The first step an American supplier will take is to gain a deep understanding of the customer‘s needs. Because these aren’t always so concrete, they must also try to identify the perceived needs. The relationship with the customer should be highly collaborative on all levels, from the beginning to the end.
The American supplier, vendor, consultant, constantly strives to make sure that they are “on the same page” with the client. In fact, they work literally side-by-side with the client, going to the client’s place of work and completely adjusting their schedule. They maintain continuous dialogue throughout the process so that they always understand the client’s needs and desires, especially as they change.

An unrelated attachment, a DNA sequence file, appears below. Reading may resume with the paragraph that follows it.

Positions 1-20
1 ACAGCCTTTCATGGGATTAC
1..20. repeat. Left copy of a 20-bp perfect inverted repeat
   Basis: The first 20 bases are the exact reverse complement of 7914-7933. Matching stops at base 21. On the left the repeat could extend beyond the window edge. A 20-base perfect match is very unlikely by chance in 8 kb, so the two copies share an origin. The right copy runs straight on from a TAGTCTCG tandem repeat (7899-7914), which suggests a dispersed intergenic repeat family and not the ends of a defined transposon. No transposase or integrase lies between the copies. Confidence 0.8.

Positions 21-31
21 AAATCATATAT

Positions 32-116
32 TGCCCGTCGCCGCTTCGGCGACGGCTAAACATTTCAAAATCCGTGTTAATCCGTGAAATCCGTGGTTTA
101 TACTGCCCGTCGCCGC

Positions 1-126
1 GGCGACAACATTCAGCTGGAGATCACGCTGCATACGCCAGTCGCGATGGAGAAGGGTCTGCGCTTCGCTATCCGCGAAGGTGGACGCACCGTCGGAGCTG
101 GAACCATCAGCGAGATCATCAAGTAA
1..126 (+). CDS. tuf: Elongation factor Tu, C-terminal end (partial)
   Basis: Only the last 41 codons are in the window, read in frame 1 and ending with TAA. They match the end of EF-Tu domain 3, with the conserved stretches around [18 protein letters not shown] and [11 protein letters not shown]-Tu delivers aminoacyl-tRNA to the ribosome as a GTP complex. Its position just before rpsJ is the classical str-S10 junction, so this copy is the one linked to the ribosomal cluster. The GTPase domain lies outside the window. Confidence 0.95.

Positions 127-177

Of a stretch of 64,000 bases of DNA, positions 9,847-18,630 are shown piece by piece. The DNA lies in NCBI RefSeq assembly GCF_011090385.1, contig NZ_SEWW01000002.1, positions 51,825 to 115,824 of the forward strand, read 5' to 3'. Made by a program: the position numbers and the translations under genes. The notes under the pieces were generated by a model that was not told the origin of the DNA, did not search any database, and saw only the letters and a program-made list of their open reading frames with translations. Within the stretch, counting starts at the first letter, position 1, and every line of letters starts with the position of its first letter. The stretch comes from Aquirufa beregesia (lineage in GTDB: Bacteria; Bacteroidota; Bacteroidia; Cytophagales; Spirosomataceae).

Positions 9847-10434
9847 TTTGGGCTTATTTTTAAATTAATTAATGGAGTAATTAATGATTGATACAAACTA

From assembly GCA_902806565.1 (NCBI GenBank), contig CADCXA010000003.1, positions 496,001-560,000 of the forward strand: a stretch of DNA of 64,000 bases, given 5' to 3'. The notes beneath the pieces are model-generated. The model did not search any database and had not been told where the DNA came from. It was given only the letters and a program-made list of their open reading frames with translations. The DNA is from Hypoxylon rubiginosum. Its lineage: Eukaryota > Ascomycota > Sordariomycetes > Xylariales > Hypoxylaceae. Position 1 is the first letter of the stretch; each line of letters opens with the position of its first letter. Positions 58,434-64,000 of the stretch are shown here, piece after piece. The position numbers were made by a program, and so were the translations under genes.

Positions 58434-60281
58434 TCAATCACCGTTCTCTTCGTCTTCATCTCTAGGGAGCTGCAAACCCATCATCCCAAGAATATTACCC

This includes knowledge-transfer agreements, which detail when the customer will be able to do something on his own, without supplier assistance, so that he begins to take over the process.
Results: Because the customer exerts such a certain level of control over the external expert (the how as well as the what), the expert is held accountable exclusively for the work dictated (ordered) by the customer. How the results might affect related areas within the client company remains the responsibility of the customer. Responsibility cannot exceed scope of work.
Information: For this collaborative effort to function effectively a high level of communication between customer and supplier is necessary. Information flow is guaranteed via short-term feedback between the customer and the supplier during the entire business relationship. This allow customers to modify their requests depending on changing situations.